Pakistan 385 for 7 (Afridi 124, Farhat 66) beat Bangladesh 246 for 5 (Siddique 97) by 139 runs
Scorecard and ball-by-ball details
A new-look Pakistan, led by a new-look Shahid Afridi, bowed out of the Asia Cup with little to boast about but with their reputations enhanced, while Bangladesh ended their campaign by reaffirming the gulf between them and the top-flight teams. Afridi unleashed the kind of fury he is famous for to launch Pakistan to their highest ODI score, and subsequently their first victory in 2010. Bangladesh, however, belied a complete lack of purpose in both innings, as the match meandered to the kind of denouement that has administrators concerned about the future of ODI cricket.
Bangladesh's spirit was snuffed in the first half when they were caught out without a plan by the Afridi redux - as aggressive as the marauder of old, but inventive and measured as well. These are early days yet, but captaincy is bringing out the best in Afridi. He has retained the willingness to attack but, entrusted with the responsibility of shepherding a young team, has weeded out the risks. Without having to heave across the line, at least until he gets set, Afridi once again showed he has the range to score at enviable pace.
Having collared Sri Lanka's attack in more trying conditions, Afridi barely broke a sweat today. With Umar Akmal already in the groove when he entered in the 29th over, Afridi worked the spinners around for a couple of overs. He flexed his muscles in the 32nd, lofting Suhrawadi Shuvo over long on for six and cashing in on the over-compensation by pulling for four. There were two strokes of luck soon after: an inside edge missed the stumps, and a skier was dropped by Mashrafe Mortaza. After that, however, Afridi unleashed and Pakistan accelerated at a ridiculous rate.
An extra-cover drive, a tickle and a whiplashed cut off Mortaza gave Bangladesh a trailer of what was to follow. After reaching his fifty in the 41st over, Afridi plundered 39 off 10 balls, with eight fours and a six, off Mahmudullah, Shakib Al Hasab and Shafiul Islam. The two batsmen had been tied on 41 at the end of the 39th over; five overs later, Umar had reached a steady fifty, while his captain was three short of a hundred. Umar departed in the 45th over, just before the batting Powerplay.
In the 46th, Afridi helped Razzak to fine leg to reach 100, off 53 balls, and in the same over he cut for four more before finishing with a loft over long on for his 271st six - the most by any batsman in ODI history. He smashed another length offering from Shafiul for No. 272 and stole one more four before his one-handed pull landed in the hands of square leg. Abdul Razzaq hustled 21 off nine balls, leaving the hapless Shafiul nursing figures of 3 for 95. The last ball of the innings was smeared over long off for six - Bangladesh had bled 120 runs in the last nine overs, and Pakistan had reached their highest ODI total, eclipsing a 13 year-old record, that was set up by - take a guess.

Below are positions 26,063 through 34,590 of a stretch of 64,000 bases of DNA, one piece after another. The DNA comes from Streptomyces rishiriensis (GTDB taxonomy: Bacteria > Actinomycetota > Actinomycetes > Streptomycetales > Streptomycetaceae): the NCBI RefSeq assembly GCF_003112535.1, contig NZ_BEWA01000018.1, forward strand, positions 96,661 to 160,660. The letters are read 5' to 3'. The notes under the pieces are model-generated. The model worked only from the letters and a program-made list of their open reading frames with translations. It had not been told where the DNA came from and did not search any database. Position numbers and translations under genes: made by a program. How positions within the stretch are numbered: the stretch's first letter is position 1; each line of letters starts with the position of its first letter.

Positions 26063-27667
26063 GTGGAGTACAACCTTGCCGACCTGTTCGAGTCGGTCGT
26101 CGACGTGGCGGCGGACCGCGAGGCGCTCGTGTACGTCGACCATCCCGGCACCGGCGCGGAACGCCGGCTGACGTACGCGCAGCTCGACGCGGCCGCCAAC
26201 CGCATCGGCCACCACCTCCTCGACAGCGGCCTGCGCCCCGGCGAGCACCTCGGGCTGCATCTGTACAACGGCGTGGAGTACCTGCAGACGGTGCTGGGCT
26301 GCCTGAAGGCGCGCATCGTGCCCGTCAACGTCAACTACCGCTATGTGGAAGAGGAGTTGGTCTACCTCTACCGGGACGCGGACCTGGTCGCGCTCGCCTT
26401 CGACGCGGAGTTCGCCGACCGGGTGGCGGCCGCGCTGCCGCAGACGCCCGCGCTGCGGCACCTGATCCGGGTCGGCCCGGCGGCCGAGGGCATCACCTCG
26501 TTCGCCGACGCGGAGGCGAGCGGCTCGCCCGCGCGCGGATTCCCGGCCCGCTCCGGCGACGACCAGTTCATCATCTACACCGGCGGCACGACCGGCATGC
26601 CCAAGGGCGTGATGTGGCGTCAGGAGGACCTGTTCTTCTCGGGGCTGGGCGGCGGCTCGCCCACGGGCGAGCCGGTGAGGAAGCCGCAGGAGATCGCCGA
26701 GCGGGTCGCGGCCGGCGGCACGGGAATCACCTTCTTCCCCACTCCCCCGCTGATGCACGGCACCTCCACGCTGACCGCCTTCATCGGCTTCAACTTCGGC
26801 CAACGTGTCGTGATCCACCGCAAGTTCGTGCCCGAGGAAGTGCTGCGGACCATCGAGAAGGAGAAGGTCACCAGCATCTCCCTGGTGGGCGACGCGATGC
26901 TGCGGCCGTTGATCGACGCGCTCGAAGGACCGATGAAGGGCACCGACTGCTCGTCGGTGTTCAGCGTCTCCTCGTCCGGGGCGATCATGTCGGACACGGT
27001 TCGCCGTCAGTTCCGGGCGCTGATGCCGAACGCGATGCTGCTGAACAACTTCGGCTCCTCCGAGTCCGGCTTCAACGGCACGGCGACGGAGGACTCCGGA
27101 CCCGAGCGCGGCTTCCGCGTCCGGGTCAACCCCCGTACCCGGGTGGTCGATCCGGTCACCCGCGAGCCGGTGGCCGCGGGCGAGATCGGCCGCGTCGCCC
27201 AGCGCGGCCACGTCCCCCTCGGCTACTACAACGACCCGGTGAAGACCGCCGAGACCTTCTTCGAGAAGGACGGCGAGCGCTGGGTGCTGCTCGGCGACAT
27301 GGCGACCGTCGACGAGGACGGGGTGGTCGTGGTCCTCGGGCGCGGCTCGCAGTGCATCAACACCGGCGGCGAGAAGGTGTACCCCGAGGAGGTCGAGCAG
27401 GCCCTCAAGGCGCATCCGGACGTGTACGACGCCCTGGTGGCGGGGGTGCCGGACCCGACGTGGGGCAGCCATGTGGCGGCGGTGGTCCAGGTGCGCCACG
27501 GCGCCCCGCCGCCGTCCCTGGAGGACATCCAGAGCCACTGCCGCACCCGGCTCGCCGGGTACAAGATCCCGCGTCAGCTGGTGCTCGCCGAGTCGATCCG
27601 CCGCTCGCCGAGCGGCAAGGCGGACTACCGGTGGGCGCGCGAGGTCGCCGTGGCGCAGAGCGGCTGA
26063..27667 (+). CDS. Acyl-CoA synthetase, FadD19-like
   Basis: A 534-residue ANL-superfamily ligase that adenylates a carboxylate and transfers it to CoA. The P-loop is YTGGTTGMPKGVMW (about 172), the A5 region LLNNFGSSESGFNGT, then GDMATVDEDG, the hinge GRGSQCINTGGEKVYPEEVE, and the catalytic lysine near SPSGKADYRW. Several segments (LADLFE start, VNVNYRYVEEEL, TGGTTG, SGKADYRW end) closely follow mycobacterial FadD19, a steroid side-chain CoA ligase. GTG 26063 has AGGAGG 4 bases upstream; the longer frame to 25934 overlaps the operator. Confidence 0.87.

Before Afridi's assault, Pakistan's openers laid the foundation in more sober fashion. After spanking his second ball for a six over extra cover, Shahzaib Hasan served notice of both his strengths and intentions by repeatedly driving Mashrafe Mortaza on the up. Shahzaib rushed to his maiden ODI fifty before he fell trying to heave Abdur Razzak across the line in the 13th over, having dominated the opening stand of 81 in 12.3 overs.
With Shahzaib scoring freely, Imran Farhat had the breathing space to play out the seamers before settling in against spin. Having brought up his seventh ODI fifty, he succumbed to his own cheekiness, missing a late cut off Shakib. Bangladesh's spinners rallied in the period of play following the 25-over mark, culminating in Asad Shafiq's stumping in the 29th over. That was the Bangladesh captain's 100th ODI wicket, and it gave his side an outside chance to seize the initiative, but his opposite number upset his plans.
Bangladesh's batsmen, reeling from the carnage, focused on batting out fifty overs instead of taking a shot at the target. Their approach ensured there was no interest left in the second half of the contest. Imrul Kayes was the biggest culprit, dawdling around without any intent to score, while Tamim Iqbal showed characteristic spunk in taking on Mohammad Asif. He had driven, flicked and pulled him for fours before Asif struck with a slow and short off-cutter. With Tamim's dismissal, Bangladesh's hopes of making anything out of the game receded. In an inexplicable display that underlined the rift between Bangladesh and the rest, Kayes and Junaid Siddique settled in to accumulate. Despite cutting out all risks against a spirited but tired attack, neither of them could reach three-figures. Siddique eventually unfurled a few shots for the gallery, but no one was applauding.